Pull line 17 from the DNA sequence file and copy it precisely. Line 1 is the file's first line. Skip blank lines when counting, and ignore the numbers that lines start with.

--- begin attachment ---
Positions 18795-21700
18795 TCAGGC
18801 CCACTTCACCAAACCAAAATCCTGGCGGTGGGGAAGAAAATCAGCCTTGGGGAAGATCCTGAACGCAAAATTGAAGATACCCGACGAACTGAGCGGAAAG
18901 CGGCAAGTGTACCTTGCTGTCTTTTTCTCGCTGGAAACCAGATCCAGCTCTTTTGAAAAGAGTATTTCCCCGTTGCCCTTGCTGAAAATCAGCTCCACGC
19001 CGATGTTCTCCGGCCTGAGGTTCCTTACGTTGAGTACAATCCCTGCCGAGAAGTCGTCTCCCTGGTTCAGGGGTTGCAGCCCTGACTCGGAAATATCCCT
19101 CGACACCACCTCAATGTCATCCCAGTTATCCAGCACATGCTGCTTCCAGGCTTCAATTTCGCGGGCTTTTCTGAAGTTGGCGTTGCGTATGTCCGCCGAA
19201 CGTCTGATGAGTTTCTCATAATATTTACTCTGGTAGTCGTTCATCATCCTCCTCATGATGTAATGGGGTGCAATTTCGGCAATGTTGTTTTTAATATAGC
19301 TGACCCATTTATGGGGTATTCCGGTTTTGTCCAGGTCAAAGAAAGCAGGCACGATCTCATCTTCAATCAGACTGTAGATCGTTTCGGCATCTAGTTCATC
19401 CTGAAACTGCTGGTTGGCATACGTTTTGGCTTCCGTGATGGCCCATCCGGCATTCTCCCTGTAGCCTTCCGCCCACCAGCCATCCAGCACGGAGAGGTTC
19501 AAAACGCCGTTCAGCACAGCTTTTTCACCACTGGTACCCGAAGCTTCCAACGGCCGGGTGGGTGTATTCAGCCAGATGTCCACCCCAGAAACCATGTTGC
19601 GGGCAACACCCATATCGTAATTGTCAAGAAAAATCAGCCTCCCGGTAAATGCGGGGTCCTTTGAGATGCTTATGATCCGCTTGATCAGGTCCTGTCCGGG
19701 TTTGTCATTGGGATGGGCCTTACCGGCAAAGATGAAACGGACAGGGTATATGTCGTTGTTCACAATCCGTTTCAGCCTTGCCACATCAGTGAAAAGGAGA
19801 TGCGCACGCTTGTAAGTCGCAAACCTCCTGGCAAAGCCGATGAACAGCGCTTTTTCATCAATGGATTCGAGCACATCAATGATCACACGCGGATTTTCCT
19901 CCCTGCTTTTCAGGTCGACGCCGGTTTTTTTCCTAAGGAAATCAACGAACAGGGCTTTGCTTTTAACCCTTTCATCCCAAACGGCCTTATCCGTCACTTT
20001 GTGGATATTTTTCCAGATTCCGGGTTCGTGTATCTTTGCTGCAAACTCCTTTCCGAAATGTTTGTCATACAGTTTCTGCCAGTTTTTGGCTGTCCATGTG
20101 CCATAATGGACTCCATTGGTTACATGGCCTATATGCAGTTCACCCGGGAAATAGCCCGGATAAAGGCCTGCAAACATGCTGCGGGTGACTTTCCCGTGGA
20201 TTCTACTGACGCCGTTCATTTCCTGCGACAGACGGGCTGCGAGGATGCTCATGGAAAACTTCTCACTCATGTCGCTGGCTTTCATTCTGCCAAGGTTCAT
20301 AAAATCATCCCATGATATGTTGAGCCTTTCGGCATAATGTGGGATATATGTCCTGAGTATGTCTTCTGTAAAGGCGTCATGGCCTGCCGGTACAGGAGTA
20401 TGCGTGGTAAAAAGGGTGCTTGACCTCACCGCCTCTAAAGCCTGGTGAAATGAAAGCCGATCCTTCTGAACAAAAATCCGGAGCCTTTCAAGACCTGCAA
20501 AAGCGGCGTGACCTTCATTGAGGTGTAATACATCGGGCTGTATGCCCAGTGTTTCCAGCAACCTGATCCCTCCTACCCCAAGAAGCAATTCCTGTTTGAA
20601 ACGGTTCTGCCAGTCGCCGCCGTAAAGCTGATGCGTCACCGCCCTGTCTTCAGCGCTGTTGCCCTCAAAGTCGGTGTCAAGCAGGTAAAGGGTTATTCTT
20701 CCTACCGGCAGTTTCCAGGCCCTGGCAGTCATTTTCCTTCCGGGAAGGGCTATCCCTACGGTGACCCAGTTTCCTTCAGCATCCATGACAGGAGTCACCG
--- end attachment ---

20201 TTCTACTGACGCCGTTCATTTCCTGCGACAGACGGGCTGCGAGGATGCTCATGGAAAACTTCTCACTCATGTCGCTGGCTTTCATTCTGCCAAGGTTCAT